Gigabit Fiber Internet access delivers speed of up to 1000 Mbps to the devices in your home. This is some of the fastest residential Internet available in the United States, with performance roughly 100 times faster than the average Internet connection in the United States today.

Sonic’s Fusion service also includes home phone service with unlimited nationwide calling, plus now unlimited global calling to fixed line numbers in 66 countries and US territories, including popular destinations such as Mexico and India.

Sonic has previously delivered Gigabit Fiber in Brentwood and Sebastopol, plus business parks in Santa Rosa, Petaluma and Windsor. Sonic is proud to be the largest Gigabit Fiber Internet provider in the Bay Area, and now, San Francisco’s first Gigabit Fiber Internet provider.

Please tell a friend!

Go, Monopoly! Go! Go!

Screenshot 2015-11-17 17.02.48

I’m flying across the US today, enjoying in-flight Internet access along the way. Internet access in the sky changes the equation for travellers, particularly for business users, allowing them to stay in touch and productive, despite zipping along at 550mph.

While I’m feeling a bit spoiled by this handy access (and a bit disloyal to GoGo as I post this), the in-flight monopoly reminds me of some of America’s issues with terrestrial Internet access. Up here in the sky, I’ve got one choice, just as most Americans have just one choice for fast Internet access in their homes.

And just as consumers on the ground do by switching providers frequently, or calling for a better price every year, I’ve got to game the billing system in order to get a fair price. In my case, by connecting via VPN in order to buy a flight pass using the Sonic IP, yielding a much lower price than is offered onboard. (Is charging me more once I’m on the plane fair? Maybe @GoGo will respond with a comment below. Tip: If you forget to pre-purchase before your flight and are feeling gouged, buy 30 minutes of access, then use the Sonic VPN to connect to gogoair.com and buy more time or a segment pass at a lower cost than is offered onboard.)

At Sonic, our goal is to deliver more and more value for our members, at a fair and simple price. While we do from time to time run specials (like a month free, or a free Roku, or a monthly discount, or $5 off with a television bundle, etc) for new members, we don’t do the routine “call the cable company every year to threaten to cancel, fight, renew/re-negotiate” with our customers. No matter how you come in, you end up in the same place in the long run. That’s fair.

Why? Because we’ve got a mission: fixing the state of Internet access in America.

We want to partner with our members in that mission, and part of that is the financial support which you provide every month by being a member. Every dollar supports building a better product for you, our Sonic members.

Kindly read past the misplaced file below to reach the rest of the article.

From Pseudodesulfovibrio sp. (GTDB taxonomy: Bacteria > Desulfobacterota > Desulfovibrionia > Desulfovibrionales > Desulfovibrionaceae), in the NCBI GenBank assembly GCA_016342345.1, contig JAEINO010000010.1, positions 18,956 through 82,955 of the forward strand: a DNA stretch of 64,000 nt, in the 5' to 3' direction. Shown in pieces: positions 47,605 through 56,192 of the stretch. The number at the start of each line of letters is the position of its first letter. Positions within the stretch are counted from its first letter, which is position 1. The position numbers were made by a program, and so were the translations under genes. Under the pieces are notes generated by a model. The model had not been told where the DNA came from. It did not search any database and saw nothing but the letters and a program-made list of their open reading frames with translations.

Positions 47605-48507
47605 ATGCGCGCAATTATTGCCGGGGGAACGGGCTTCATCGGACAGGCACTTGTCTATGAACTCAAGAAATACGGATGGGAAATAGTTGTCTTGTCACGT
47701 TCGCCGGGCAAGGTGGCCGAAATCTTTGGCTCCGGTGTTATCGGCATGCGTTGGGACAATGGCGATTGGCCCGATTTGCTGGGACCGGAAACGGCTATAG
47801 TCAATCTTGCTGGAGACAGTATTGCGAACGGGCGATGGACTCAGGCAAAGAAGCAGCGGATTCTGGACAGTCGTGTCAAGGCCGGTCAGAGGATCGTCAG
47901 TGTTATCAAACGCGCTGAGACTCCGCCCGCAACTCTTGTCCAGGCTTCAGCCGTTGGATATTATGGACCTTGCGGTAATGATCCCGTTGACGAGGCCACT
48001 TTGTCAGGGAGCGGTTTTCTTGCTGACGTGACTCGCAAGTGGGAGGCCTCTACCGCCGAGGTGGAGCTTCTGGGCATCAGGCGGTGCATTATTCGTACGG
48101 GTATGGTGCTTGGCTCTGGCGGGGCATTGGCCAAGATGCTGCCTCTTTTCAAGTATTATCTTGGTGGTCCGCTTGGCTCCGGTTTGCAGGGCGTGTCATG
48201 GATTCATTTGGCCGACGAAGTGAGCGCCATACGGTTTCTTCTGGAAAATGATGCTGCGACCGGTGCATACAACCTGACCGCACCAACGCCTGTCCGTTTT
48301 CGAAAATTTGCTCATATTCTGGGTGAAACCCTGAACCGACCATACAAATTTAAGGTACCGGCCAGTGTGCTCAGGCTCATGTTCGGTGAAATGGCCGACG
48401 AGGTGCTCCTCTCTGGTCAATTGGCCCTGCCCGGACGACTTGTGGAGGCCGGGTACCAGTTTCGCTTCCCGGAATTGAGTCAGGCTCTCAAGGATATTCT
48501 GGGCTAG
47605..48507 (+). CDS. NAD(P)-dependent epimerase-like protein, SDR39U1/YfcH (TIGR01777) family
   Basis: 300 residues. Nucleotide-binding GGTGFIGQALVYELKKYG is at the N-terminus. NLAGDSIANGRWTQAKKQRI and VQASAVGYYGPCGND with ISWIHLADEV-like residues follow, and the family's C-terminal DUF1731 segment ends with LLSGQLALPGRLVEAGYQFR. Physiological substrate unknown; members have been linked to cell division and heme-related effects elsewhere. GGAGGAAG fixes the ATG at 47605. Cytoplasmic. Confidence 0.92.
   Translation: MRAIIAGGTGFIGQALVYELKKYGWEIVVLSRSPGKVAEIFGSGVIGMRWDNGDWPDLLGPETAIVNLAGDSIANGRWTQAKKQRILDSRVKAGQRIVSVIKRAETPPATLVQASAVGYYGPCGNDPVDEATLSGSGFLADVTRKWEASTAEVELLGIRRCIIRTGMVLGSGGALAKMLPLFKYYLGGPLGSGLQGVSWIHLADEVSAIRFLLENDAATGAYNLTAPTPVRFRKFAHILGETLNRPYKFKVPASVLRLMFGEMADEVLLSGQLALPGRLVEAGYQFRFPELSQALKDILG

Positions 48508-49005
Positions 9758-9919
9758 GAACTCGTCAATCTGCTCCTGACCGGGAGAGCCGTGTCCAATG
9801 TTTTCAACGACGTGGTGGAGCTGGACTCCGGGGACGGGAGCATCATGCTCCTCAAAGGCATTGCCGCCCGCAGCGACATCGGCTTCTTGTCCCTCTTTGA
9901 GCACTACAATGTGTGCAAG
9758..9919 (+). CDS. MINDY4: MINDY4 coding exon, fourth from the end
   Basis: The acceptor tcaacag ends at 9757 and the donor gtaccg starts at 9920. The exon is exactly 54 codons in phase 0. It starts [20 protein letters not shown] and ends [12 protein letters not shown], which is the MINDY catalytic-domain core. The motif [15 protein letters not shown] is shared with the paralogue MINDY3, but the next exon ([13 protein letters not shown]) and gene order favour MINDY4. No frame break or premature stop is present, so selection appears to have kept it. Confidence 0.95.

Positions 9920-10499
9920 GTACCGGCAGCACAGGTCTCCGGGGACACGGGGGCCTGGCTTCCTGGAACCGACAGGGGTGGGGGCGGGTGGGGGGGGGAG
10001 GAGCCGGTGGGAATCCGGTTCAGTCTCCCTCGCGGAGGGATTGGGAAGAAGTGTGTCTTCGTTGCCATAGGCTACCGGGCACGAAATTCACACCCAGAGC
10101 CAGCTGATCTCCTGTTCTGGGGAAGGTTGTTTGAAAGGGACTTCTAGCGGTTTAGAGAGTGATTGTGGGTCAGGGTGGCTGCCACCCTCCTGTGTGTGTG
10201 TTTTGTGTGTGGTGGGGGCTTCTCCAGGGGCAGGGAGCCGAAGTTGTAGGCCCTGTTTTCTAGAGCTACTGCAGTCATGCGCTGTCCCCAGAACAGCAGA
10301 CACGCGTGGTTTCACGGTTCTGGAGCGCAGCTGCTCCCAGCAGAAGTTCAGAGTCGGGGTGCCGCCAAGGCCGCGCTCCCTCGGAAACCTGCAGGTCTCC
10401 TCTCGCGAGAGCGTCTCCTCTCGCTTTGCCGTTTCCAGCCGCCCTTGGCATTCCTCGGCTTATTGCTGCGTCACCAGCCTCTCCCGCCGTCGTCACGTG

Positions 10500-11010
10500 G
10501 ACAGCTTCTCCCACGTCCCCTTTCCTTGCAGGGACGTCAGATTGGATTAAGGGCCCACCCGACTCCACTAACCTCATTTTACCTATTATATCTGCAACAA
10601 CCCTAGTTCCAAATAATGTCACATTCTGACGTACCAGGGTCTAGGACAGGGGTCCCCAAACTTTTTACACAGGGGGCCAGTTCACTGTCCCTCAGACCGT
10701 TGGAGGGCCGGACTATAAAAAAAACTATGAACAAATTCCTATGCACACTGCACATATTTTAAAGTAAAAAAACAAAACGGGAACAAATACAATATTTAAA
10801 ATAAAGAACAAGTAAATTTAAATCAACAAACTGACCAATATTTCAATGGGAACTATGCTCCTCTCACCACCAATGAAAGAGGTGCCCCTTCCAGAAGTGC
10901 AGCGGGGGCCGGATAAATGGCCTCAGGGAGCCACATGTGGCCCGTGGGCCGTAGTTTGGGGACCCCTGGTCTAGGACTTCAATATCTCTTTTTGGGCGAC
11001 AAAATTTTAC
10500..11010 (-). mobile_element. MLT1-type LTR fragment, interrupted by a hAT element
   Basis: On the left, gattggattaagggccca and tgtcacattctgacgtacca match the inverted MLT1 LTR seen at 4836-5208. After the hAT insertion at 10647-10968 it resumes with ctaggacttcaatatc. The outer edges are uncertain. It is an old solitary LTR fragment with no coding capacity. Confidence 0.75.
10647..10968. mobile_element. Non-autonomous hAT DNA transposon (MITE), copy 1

Fixing the Internet will take a huge movement, which is why we work so hard to recruit new members to our mission. That’s is why we love seeing our members referring their friends, family, and workplace to Sonic. Thank you very much for spreading the word about our mission.

Together we can build a new Internet access model for America, beyond just one choice, beyond cable. One without artificial tiers and usage caps, with $40 gigabit fiber, while protecting the privacy of our lawful customers. It’s going to take time, and a lot of money. But it is possible, and I look forward to doing it, with the support of our members.

Sonic Expands Gigabit Fiber for Businesses

Sonic has completed Gigabit Fiber Internet construction in the business park network at the Sonoma County Airport, and last week began to activate new Gigabit business customers.

The new network spans nine miles, passes hundreds of businesses, lighting over 200 buildings. Some of these locations only had T1 (1.5Mbps) services available prior to the build-out of Sonic Gigabit Fiber Internet.

This is Sonic’s second completed business park fiber build-out, after the Corporate Center park in Southwest Santa Rosa which was completed last year. Next up, construction is underway to serve businesses in Petaluma off North McDowell and the Redwood business park.

The business Gigabit Fiber Internet product offers Gigabit (1000Mbps) Internet access plus Hosted PBX to the desktop; a complete business communications suite. Pricing is $40 per employee or desk per month for Gigabit Internet access, cloud phone service and unlimited nationwide calling. Custom solutions are also available including building interconnection for campus WANs, SIP trunking, PRI and POTS.